Skeletal System

Navigation links

Introduction

This system has 206 bones and associated cartilage, tendons, and ligaments. Because bone is rigid, it gives the body a framework, maintains its shape, and protects vital organs. Bones provide a place for muscles and supporting structures to attach, and, with the movable joints, form a system of levers upon which muscles can act to produce body movements. A joint is a place of union between two or more bones that may be movable or immovable. Bone also functions as a site for mineral storage and blood cell formation. Tendons and ligaments are strong bands of fibrous connective tissue that attach muscles to bones, and bones to bones, respectively.

Back to top

Axial skeleton

The skeleton has two parts: the axial skeleton and the appendicular skeleton.

The axial skeleton includes the skull, the hyoid bone, the vertebral column (spine, sacrum, and coccyx), the sternum, and the ribs. Its components are aligned along the long axis of the body.

The appendicular skeleton includes the bones of the upper extremities (arms, forearms, and hands), the pectoral (shoulder) girdle, the pelvic (hip) girdle, and the bones of the lower extremities (thigh, knee, leg, and foot). Its components are outside the body main axis.

Bone tissue stores and releases ionic minerals that affect homeostasis (stable internal environment) of the body. Chief among these minerals is calcium, which is necessary for proper functioning of the muscles and nervous system. Endocrine system hormones regulate calcium release and storage.

Cranial bones are flat, rounded, and fused to protect the brain. The eight cranial bones are the frontal (1), parietal (2), temporal (2), occipital (1), sphenoid (1), and ethmoid (1). Two cranial bones meet at a suture (immovable joint). The four major sutures are the coronal suture (between the parietal and frontal bones), the lambdoidal suture (between the occipital and parietal bones), the sagittal suture (between the two parietal bones), and the squamous suture (between the parietal and temporal bones).

Facial bones provide a framework for the facial muscles, form eye sockets, and form jaws for the teeth. The fourteen facial bones are the vomer (1), maxilla (2), zygomatic (2), palatine (2), lacrimal (2), nasal (2), inferior nasal conchae (2), and mandible (1). The hinged mandible (jaw bone) moves freely during mastication (chewing) and speech.

The vertebral column has three groups of vertebrae and two sets of fused bones. These vertebrae include seven cervical (neck) vertebrae, twelve thoracic (upper back) vertebrae, and five lumbar (lower back) vertebrae. Five fused vertebrae form the sacrum and from three to five fused small vertebrae form the coccyx (tail bone). The vertebrae form a column of bone that protects the spinal cord. The thoracic vertebrae have facets (indentations) upon their surfaces that articulate (meet) with the ribs.

The twelve pairs of ribs are long, flattened, and curved bones that form a protective cage for the heart, lungs, and other internal organs. The vertebrosternal (true) ribs are the first seven ribs; they are "true" because they attach directly to the sternum (breast bone). Ribs eight through twelve are the false ribs because they indirectly attach to the sternum or they lack a sternal attachment. Ribs eight through ten are the vertebrochondral ribs because they attach indirectly to the sternum by cartilage. Ribs eleven and twelve are called floating (vertebral) ribs because they do not attach to the sternum. Instead, their floating position allows them to bend sideways while providing protection for the kidneys.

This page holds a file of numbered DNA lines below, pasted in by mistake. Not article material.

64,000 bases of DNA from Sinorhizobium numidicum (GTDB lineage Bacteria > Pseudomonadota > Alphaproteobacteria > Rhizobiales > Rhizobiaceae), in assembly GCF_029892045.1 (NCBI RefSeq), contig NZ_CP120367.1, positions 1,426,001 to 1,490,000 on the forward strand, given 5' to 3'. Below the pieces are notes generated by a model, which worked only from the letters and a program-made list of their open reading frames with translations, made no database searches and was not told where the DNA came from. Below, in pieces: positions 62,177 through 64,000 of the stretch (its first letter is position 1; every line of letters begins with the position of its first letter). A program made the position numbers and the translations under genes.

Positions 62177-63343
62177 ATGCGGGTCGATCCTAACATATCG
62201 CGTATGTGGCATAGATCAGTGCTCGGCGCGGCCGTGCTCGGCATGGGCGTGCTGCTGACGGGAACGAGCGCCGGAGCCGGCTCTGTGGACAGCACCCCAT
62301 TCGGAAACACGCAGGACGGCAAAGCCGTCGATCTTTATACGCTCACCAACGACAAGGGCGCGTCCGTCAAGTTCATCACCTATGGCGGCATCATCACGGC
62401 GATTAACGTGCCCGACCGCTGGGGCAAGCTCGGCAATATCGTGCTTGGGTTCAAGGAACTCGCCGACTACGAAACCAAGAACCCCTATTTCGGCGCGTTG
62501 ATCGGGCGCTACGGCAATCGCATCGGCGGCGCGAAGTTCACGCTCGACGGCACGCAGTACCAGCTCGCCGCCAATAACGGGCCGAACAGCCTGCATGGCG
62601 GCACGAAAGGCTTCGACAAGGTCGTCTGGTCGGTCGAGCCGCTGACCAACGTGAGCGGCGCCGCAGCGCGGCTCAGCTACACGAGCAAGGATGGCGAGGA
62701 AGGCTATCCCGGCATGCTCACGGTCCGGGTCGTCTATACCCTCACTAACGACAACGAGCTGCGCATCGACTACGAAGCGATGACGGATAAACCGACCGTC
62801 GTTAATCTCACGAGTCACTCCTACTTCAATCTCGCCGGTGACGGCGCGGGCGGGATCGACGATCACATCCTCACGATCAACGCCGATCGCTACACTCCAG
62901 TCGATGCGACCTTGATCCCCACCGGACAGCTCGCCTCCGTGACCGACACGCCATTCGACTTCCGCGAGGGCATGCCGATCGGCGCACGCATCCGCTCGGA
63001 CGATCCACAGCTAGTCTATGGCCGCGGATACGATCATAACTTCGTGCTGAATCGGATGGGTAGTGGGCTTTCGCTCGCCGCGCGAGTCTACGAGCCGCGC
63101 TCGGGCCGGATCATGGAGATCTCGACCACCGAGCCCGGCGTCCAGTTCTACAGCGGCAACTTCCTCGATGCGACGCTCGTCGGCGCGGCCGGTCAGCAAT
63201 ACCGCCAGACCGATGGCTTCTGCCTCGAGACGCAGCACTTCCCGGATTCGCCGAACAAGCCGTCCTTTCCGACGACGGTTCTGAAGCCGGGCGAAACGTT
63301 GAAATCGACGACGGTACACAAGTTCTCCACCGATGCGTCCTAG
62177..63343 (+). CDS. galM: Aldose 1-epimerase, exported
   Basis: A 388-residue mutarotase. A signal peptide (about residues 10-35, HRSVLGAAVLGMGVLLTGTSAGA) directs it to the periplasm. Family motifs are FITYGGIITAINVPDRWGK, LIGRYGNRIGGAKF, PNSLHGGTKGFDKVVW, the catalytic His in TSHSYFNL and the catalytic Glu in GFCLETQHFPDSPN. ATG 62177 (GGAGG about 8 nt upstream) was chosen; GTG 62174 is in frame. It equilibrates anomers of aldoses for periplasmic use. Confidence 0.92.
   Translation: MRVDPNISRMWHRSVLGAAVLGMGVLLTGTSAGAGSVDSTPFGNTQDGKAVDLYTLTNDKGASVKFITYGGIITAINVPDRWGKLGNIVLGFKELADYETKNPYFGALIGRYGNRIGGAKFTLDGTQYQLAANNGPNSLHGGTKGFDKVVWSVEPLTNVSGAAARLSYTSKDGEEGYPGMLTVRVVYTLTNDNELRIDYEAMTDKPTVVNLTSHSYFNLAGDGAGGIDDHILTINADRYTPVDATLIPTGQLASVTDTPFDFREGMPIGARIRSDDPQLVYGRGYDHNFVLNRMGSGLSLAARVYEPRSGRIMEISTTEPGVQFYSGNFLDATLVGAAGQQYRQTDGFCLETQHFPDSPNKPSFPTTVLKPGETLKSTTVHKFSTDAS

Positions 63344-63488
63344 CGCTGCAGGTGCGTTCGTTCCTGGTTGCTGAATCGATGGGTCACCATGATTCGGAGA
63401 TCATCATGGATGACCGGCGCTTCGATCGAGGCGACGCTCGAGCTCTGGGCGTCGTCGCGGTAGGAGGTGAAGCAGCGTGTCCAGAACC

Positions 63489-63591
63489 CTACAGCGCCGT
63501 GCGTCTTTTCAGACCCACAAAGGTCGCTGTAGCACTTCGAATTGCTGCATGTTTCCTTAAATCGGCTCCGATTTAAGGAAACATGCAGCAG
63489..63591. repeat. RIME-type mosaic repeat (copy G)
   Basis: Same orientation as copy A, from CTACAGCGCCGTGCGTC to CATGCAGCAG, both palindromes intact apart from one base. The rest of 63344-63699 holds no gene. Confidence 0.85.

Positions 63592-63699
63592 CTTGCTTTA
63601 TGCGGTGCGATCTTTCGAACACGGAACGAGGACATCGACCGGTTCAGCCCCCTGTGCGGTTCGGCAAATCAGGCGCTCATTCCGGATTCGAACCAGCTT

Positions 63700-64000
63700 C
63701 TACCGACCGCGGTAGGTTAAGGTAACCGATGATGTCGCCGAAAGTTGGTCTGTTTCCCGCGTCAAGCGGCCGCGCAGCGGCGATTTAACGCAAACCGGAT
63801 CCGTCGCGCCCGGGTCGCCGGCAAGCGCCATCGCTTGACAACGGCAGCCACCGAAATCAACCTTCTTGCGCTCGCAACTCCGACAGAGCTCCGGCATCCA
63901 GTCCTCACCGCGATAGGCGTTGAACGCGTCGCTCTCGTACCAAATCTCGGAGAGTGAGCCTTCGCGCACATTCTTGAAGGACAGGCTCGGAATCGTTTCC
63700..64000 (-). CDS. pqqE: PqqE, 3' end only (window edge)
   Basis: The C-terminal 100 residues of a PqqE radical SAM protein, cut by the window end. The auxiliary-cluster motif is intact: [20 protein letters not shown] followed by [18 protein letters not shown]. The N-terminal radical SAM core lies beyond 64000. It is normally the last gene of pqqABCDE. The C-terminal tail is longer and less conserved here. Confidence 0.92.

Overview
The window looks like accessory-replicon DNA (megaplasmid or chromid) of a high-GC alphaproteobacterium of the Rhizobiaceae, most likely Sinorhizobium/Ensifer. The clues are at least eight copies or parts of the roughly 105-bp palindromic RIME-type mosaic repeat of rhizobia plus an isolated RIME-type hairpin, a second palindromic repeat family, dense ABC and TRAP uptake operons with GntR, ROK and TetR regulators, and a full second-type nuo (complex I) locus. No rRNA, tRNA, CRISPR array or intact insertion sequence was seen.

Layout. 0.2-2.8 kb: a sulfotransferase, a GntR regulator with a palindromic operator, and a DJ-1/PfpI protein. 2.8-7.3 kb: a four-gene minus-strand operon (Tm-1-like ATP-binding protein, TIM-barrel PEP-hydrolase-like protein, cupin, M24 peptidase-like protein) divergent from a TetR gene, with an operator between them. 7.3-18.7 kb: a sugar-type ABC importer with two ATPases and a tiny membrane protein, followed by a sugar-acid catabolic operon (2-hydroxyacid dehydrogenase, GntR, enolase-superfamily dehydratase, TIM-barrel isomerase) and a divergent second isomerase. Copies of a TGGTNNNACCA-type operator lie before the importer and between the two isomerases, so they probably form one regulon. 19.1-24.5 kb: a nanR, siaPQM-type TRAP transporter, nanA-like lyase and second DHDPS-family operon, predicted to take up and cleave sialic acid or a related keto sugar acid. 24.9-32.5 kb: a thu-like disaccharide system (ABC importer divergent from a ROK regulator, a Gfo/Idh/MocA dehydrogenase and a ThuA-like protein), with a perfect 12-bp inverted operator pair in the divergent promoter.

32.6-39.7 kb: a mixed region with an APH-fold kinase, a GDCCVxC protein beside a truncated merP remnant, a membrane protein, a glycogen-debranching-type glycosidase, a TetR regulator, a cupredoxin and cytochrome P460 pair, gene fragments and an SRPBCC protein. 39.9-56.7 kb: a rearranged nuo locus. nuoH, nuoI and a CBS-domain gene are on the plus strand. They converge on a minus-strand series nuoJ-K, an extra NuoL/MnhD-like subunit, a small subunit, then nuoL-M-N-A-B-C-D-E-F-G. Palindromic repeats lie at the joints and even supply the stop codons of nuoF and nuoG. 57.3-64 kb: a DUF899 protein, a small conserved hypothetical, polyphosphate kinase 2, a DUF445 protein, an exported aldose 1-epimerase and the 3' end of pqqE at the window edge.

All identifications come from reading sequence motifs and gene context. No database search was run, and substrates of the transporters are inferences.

Back to top

Appendicular skeleton

In the appendicular skeleton, the pectoral girdle bones include two scapulae (shoulder blades) and two clavicles (collar bones). The scapula is in the upper back and articulates with two bones: the humerus and the clavicle. Because the scapula is part of the shoulder joint, the scapula must be mobile to allow the upper extremities freedom of movement. The clavicle articulates with the sternum and the scapula, giving support to the pectoral girdle and adding stability to the shoulder joint.

The bones of the upper extremities are the humerus, ulna, radius, carpals (wrist bones), metacarpals (hand bones), and phalanges (finger bones). The humerus in the arm articulates with the scapula at the shoulder joint and with the ulna and radius at the elbow. The radius and ulna in the forearm articulate with the carpals at the wrist. The ulna articulates with the humerus and forms the elbow. The carpals are small, flat, irregularly shaped wrist bones. They articulate with the metacarpals in the hand. The metacarpals articulate with the phalanges.

In the pelvic girdle are two hip bones. Each coxa (hip bone) forms from fused bones. The two coxae, sacrum, and coccyx form the pelvis, a bowl-shaped cavity that supports and protects many abdominal organs. The three fused bones of each coxa are the ilium, ischium, and pubis.

The pelvic girdle articulates with the femur (thigh bone) at the acetabulum (hip joint) and with the sacrum at the sacroiliac joint. Also, the coxae articulate with each other at the pubic symphysis, a joint with limited movement. The femur is the longest and heaviest bone in the body and helps in weight-bearing while standing.

At the knee, the femur articulates with the tibia (shin bone). Suspended within muscle tendons at the front of the knee joint is the patella (kneecap). The patella is an example of a sesamoid bone (small bone) that is within a tendon.

Attaching to the lateral (outer side) of the tibia is the fibula (leg bone). The fibula provides points of attachment for muscles of the foot and leg and increases the lateral stability of the ankle. The fibula is not a weight-bearing bone like the tibia.

In the foot are specialized bones designed for weight-bearing. Among these are the tarsals (ankle bones), metatarsals (foot bones), and phalanges (toe bones). These foot bones form a system of arches that allow the foot to support much weight.

Back to top

Ossification and reconstruction

Ossification (bone growth) begins during fetal development. Before birth every skeleton bone appears as a fibrous membrane template (membranous bone) or a cartilaginous template (cartilaginous bone). These templates form the basic shapes that mature bone replaces. Membranous bone develops through intramembranous ossification. Cartilaginous bones develop through endochondral ossification.